It All Starts With A Kitchen Plan

How do I design my kitchen plan? The bottom line is that the kitchen must be an efficient, productive environment conducive to the task at hand. There are many tasks to plan for in a kitchen i.e. food prep, cooking, eating, storage, entertainment, media, socializing, homework, office.

Nevertheless, the kitchen must now function on all of these levels. That makes it a highly complex room that serves many different functions.

You can't design a kitchen without a PLAN.

Good kitchen planning practices will consider the needs of a range of users. People want a kitchen design that suits them. People want a kitchen that fits them. People want the space to be efficient yet specialized. More personalization than customization. What kitchen guidelines exist to personalize my plan?

No single kitchen plan suits every household or every kitchen.

You've heard of the phrase "form follows function". This is true when it comes to the layout of a kitchen.

There are, however, some basic kitchen layout shapes i.e. Straight, Galley, L, U, and G that are based on the work triangle. The work triangle is formed by tracing an invisible line between the sink, range, and refrigerator.

No leg of the triangle is shorter than 4 feet nor longer than 9 feet. With the total of all legs not being greater than 26 feet.

No obstructions in the triangle.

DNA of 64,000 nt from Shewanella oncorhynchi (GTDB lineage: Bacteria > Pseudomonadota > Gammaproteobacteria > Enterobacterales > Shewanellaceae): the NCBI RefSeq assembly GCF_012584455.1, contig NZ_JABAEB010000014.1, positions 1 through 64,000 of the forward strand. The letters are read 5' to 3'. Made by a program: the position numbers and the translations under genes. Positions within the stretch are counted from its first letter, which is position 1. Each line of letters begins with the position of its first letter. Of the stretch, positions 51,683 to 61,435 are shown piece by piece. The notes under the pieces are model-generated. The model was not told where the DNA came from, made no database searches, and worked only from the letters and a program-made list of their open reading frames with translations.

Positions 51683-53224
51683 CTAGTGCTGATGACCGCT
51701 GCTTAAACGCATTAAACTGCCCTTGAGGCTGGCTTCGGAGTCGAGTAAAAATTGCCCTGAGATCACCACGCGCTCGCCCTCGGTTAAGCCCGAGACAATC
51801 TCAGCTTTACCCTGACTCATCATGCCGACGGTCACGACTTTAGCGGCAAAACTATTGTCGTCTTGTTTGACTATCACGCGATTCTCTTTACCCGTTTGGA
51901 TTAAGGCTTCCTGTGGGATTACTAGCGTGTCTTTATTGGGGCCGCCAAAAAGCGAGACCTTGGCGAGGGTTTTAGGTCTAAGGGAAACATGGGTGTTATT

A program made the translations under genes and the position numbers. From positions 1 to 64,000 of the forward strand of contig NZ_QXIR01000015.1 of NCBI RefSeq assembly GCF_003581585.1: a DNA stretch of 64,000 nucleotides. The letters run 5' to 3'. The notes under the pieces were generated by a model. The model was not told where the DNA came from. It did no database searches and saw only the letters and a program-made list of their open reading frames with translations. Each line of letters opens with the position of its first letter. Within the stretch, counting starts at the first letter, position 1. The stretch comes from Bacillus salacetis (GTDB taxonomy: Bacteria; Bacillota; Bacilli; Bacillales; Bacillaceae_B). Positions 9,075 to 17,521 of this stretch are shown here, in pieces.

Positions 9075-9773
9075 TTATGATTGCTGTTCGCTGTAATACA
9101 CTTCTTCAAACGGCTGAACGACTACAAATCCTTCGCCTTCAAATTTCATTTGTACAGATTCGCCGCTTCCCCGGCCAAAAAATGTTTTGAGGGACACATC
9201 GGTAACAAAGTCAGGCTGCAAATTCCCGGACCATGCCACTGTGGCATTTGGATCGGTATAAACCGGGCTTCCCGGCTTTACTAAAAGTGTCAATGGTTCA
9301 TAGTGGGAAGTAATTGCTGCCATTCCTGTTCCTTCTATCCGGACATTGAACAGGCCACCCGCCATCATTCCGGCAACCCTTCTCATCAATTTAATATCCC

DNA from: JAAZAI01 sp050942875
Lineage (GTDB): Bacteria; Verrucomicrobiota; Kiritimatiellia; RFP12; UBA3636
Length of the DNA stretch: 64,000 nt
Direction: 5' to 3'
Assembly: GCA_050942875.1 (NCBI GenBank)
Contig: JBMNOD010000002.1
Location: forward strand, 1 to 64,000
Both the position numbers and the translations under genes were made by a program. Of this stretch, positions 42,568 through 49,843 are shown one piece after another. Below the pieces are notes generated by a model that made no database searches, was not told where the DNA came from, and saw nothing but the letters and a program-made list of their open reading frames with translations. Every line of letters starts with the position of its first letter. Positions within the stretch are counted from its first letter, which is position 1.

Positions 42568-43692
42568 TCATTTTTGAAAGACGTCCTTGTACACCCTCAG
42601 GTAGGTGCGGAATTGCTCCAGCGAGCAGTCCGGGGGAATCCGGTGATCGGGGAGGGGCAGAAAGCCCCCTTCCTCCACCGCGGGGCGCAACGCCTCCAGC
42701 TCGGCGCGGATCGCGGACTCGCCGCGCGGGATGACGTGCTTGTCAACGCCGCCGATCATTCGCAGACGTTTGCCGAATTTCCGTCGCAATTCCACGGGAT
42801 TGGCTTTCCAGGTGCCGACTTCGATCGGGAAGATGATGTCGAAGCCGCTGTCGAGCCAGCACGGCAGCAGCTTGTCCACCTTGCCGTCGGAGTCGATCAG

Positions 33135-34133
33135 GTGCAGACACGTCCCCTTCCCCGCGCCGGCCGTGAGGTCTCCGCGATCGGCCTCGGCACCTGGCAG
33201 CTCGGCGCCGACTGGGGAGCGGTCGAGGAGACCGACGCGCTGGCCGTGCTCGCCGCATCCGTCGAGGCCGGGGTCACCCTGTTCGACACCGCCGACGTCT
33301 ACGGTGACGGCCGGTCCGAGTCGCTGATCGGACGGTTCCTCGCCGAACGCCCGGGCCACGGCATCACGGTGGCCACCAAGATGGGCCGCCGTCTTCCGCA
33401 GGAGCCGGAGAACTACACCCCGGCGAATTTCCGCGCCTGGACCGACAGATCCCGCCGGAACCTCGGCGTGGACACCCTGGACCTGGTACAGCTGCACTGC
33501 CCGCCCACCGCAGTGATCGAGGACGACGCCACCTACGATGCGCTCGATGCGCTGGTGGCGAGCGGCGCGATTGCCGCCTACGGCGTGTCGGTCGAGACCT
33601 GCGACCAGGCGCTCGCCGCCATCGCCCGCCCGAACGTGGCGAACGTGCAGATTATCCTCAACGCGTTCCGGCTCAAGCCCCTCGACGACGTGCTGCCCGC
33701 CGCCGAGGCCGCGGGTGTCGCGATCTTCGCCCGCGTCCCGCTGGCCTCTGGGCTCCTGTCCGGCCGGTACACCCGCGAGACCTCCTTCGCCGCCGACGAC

The kitchen plan must meet certain guidelines. Although these are not hard fast rules but they will make life easier if you don't ignore them. You might even regret it if your designer doesn't follow them.

It's TOO LATE once the framing is done. Or WORST YET when your cabinets are installed.

The NKBA has created 40 guidelines based on the 2006 International Residential Code (IRC) and the International Plumbing Code (IPC). These good planning guidelines consider the needs for space minimums for landing areas and prepping areas. They also set guidelines for minimums between adjacent work areas i.e. cooking, baking, food prep, clean up, storage.


In recent years the work triangle concept has evolved to the idea of work zones. Each zone serves a specific group of tasks. Common work zones include food preparation, food storage, cooking, and cleanup.

Additionally specialty zones can be devoted to enjoying wine and other beverages, brewing coffee, baking, communicating, and doing homework. The size and placement of each work zone depends on how important that function is to you. Remember zones can overlap but you must pay attention to traffic paths and the number of people likely to be using various zones at one time.

When creating a kosher kitchen , try to create a double kitchen design for your kosher clients. The ultimate kosher kitchen is really two kitchens. 

Dining and entertaining are popular activities in today's kitchen. Areas such as a bar for snacking or serving food, a relaxing area where guests can help themselves to beverages and kick back, an inviting dining area, and a convenient spot to watch TV or work on a computer. Thanks to innovations in cabinets and creative designers. You can now store more than ever before in a kitchen.

Work with a kitchen designer to include special cabinets and drawers in your kitchen to organize small appliances, hand goods, utensils, dishes,pots, pans, and bakeware.

As you plan your kitchen, keep in mind how you'll use the space now and in the future and remember the special needs of every member of your family. With thoughtful planning, you're well on your way to a perfect custom kitchen.


›› Kitchen Planning
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